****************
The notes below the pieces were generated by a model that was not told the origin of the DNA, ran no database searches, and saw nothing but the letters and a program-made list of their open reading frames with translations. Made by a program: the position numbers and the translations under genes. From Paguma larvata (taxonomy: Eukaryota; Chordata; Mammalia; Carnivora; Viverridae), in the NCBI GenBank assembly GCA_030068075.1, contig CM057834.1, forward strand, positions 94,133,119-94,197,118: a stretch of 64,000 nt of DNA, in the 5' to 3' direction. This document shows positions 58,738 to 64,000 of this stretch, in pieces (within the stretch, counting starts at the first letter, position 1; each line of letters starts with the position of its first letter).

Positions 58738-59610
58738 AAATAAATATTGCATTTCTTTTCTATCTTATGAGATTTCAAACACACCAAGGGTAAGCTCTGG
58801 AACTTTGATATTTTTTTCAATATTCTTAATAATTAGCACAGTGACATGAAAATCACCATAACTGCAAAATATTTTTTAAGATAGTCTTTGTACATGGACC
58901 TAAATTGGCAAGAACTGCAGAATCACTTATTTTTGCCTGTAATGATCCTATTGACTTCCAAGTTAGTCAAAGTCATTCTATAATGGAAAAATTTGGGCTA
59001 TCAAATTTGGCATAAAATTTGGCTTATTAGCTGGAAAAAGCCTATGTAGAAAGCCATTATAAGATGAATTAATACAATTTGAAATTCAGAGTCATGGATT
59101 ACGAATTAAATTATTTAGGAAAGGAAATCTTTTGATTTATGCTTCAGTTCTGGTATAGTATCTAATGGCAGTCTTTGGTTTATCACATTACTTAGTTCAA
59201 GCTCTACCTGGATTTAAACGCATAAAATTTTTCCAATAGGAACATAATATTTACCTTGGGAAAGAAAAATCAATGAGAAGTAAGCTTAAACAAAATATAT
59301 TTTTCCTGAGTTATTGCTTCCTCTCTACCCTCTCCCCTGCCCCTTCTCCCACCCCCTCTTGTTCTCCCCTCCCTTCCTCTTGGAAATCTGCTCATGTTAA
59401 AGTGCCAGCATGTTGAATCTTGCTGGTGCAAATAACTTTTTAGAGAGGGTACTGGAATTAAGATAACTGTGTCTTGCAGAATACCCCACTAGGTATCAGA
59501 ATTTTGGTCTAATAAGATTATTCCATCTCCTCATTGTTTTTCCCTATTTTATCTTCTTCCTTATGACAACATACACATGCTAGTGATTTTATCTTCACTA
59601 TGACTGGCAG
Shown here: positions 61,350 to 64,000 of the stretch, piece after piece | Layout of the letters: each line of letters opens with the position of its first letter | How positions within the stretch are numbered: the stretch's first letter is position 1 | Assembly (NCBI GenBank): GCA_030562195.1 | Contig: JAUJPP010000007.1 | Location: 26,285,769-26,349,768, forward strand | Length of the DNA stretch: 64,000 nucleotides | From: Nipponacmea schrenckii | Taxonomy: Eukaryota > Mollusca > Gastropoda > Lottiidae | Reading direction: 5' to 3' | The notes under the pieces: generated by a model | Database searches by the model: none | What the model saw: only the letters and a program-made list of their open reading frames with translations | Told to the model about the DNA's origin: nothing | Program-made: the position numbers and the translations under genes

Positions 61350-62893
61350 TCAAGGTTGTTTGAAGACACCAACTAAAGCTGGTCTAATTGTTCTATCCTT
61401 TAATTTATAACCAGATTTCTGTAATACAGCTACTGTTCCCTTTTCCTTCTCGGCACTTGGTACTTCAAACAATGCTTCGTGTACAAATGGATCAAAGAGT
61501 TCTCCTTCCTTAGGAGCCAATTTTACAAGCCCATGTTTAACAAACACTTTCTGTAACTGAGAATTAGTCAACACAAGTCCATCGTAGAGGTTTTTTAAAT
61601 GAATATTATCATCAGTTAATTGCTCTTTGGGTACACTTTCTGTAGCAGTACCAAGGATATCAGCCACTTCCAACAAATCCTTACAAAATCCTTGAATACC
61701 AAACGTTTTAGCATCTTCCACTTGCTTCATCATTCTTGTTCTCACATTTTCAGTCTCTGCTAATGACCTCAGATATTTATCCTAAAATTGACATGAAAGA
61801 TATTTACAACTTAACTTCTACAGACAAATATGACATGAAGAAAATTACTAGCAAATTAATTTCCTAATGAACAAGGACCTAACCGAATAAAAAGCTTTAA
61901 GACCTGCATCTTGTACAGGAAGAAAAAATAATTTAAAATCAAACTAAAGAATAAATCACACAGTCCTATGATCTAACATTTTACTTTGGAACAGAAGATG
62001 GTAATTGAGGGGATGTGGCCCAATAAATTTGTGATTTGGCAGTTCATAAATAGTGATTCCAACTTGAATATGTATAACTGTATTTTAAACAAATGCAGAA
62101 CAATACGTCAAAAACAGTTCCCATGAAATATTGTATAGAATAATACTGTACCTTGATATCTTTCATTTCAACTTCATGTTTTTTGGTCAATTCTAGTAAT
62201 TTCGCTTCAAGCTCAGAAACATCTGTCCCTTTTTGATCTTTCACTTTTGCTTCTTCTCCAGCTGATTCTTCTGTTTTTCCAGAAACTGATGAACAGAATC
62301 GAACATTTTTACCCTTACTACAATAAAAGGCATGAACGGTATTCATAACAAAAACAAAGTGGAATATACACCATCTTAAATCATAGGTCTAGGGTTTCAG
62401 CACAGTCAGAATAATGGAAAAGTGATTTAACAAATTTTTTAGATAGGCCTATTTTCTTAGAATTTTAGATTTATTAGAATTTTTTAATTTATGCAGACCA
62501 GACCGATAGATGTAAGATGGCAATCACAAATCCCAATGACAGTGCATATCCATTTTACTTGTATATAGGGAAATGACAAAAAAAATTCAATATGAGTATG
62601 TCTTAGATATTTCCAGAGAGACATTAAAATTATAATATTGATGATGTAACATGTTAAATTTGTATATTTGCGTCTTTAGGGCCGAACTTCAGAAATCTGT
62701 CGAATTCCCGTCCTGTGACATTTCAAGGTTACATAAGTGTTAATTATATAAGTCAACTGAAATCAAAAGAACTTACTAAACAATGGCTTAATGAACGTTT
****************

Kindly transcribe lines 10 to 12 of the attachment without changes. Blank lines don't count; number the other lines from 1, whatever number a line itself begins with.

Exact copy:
59401 AGTGCCAGCATGTTGAATCTTGCTGGTGCAAATAACTTTTTAGAGAGGGTACTGGAATTAAGATAACTGTGTCTTGCAGAATACCCCACTAGGTATCAGA
59501 ATTTTGGTCTAATAAGATTATTCCATCTCCTCATTGTTTTTCCCTATTTTATCTTCTTCCTTATGACAACATACACATGCTAGTGATTTTATCTTCACTA
59601 TGACTGGCAG